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    Write to WebAssembly Memory from JavaScript

    Guy BedfordGuy Bedford

    We write a function that converts a string to lowercase in WebAssembly, demonstrating how to set the input string from JavaScript.

    WASM Fiddle: https://wasdk.github.io/WasmFiddle/?h1s69

    Demo Repo: https://github.com/guybedford/wasm-intro



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    00:00 In this example application, I'm calling a console.log function within the main function of my C application. This function takes two arguments and offsets into the WebAssembly memory, which is the first character of the string that I have defined, and then the length in that memory, the length of the string.

    00:17 When run, this function is defined in JavaScript, where it creates a indecipherable buffer on top WebAssembly memory for that offset and length. It then uses the text decoder to decode the string and log the output JavaScript string.

    00:32 We're reading raw data from WebAssembly memory. What if we wanted to write into WebAssembly memory? As an example, I'm going to consider a function to_lower_case, where we take an input string and we then output an output string that is the lowercase version of it.

    00:48 We're going to have two strings here and I'm going to say that they're both 20 characters long. In the to_lower_case function, we can now loop over each character of the string. We read the character value from the input string, and we can then check if it's a capital letter based on the ASCII range.

    01:04 This is much faster with bitwise arithmetic, but for clarity we can just check if it's between the 65 to 90 range in ASCII. If it's in that range, we then just shift it. Once we've got the results in lowercase character, we set that into the output string.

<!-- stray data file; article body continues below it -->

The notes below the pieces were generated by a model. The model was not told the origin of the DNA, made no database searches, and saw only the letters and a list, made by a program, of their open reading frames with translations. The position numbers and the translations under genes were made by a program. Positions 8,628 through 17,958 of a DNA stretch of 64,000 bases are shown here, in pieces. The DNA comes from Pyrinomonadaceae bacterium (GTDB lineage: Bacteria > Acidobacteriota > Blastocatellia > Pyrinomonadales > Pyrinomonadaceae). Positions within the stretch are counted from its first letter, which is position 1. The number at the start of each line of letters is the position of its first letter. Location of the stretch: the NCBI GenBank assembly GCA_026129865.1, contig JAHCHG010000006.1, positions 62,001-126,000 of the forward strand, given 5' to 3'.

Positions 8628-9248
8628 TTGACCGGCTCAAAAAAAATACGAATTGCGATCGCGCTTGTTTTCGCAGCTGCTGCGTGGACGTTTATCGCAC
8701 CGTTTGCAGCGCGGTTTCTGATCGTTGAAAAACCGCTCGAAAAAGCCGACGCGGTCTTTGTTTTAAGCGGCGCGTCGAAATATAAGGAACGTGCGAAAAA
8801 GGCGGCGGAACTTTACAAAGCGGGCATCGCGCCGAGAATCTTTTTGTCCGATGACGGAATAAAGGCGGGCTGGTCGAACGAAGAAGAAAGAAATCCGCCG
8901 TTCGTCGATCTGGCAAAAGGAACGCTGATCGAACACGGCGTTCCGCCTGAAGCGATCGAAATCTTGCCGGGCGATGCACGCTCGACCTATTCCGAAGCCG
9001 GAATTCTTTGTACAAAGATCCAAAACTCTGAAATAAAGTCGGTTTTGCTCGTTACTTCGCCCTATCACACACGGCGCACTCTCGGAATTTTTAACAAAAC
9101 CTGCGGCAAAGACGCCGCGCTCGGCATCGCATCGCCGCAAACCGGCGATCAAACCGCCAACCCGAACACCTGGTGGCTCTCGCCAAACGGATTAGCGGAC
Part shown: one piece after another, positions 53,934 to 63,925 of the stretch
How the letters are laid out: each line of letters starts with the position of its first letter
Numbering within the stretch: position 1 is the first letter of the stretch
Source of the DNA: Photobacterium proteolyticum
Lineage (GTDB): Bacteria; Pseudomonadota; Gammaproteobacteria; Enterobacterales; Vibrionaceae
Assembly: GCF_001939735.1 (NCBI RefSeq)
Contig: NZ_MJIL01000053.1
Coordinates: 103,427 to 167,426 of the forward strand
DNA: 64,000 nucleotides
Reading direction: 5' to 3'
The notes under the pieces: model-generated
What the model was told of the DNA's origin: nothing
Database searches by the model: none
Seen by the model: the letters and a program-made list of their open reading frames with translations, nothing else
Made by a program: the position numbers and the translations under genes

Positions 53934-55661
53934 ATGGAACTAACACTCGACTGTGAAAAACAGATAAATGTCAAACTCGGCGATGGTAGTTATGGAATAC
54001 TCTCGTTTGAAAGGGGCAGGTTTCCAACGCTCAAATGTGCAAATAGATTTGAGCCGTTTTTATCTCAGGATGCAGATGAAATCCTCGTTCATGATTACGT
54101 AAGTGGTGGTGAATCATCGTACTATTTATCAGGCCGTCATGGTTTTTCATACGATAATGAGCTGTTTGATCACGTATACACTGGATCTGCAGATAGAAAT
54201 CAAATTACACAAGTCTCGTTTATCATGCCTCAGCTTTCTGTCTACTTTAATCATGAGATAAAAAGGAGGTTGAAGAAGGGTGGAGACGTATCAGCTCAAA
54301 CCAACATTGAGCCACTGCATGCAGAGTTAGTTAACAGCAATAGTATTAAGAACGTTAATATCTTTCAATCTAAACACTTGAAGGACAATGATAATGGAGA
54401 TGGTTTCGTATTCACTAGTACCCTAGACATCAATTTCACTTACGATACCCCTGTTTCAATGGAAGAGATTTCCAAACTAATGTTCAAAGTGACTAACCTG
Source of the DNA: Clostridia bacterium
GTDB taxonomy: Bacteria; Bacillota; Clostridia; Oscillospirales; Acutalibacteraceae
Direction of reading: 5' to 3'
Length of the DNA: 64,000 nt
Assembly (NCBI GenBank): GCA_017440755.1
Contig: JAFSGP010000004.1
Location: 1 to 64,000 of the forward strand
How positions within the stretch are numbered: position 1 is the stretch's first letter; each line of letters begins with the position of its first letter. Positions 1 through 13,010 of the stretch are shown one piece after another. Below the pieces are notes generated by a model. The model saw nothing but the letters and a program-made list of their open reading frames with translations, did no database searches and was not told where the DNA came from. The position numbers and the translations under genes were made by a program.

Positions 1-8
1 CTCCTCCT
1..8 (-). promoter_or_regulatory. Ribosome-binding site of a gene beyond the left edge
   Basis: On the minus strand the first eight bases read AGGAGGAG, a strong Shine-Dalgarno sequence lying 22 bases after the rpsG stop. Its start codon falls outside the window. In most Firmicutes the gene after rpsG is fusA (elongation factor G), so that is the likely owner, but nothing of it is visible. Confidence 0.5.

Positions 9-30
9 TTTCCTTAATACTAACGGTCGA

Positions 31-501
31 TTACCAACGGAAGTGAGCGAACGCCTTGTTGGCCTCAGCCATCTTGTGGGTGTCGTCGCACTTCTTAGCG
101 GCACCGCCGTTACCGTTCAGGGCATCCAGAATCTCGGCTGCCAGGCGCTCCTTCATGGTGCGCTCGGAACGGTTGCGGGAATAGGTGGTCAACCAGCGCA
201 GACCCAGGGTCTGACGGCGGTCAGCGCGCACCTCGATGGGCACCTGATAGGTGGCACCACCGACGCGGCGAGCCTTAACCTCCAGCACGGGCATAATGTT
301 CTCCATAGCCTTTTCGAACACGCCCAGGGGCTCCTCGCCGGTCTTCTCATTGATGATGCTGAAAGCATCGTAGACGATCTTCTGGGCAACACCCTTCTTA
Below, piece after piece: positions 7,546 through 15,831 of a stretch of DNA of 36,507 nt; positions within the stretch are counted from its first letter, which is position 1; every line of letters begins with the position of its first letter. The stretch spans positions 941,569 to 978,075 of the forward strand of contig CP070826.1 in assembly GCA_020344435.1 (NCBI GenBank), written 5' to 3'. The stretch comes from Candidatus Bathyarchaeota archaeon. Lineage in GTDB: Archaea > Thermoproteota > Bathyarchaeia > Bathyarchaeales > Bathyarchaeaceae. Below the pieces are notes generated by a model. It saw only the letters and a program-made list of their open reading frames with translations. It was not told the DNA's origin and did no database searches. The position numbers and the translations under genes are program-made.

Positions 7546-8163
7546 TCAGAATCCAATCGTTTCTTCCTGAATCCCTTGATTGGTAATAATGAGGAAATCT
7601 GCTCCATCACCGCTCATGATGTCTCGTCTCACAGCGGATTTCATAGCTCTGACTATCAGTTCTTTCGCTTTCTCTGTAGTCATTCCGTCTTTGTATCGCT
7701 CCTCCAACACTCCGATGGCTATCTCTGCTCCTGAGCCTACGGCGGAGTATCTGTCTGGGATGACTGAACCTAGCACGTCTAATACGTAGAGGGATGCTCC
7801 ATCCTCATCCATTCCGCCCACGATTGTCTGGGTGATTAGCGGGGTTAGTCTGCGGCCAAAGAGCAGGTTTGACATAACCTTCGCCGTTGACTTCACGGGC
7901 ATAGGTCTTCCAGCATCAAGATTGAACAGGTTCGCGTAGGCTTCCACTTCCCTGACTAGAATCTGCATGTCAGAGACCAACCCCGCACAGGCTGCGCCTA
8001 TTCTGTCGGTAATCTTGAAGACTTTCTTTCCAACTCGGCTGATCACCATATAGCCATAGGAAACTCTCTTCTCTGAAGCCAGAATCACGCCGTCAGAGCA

01:19 To make this really easy to run, I'm then just going to run the console.log function on the address of the out string, with the total length, and remove the main function. To be able to write to the input string in JavaScript, I'm going to create a get_offset function, just like we have before, that returns the address of the input string in the WebAssembly memory.

    01:40 With this built successfully, what we're then going to do in JavaScript is populate that input string by writing WebAssembly memory from JavaScript. We're then going to call the to_lower_case function and that'll then go ahead and log the lowercase output for us.

    01:56 What we'd like to have here is a function that allows us to write a string from JavaScript into that WebAssembly memory. We could then provide an offset of where to write that memory, which we can then get from our get_in_string_offset function that we wrote.

    02:11 To create this write_string function, we're going to take its string and offset inputs. The first thing you want to do is generate the raw byte buffer from the string. To do that, we can use the text encoder interface to convert the JavaScript string into a typed array Uint8 buffer just like we have above.

    02:31 To write to the WebAssembly memory, we're going to create another buffer, which represents that input string, "WebAssembly memory." We're going to generate it from the WebAssembly memory buffer at the offset of that input string that was passed.

    02:43 We're also going to set it to the length of the buffer that we've just created, that we're going to write into it. Looping through each byte index in the string buffer, we can then set into the out buffer, which represents that input string in WebAssembly memory, set each byte from that string buffer.

    03:00 By writing directly into the WebAssembly typed array, we're writing directly into WebAssembly memory. Running this, we can see that it's correctly lowercasing the input string that we've set from JavaScript, including some null bytes at the end because we've padded it up to 20 characters.

    03:15 It's worth noting here, there's quite a bit of performance overhead to this copying of memory that's going on between JavaScript and WebAssembly. For this reason, it's worth thinking about where a piece of memory belongs, as its source of truth, quite carefully, and letting it always stay there as the main source of truth to minimize the copying operations.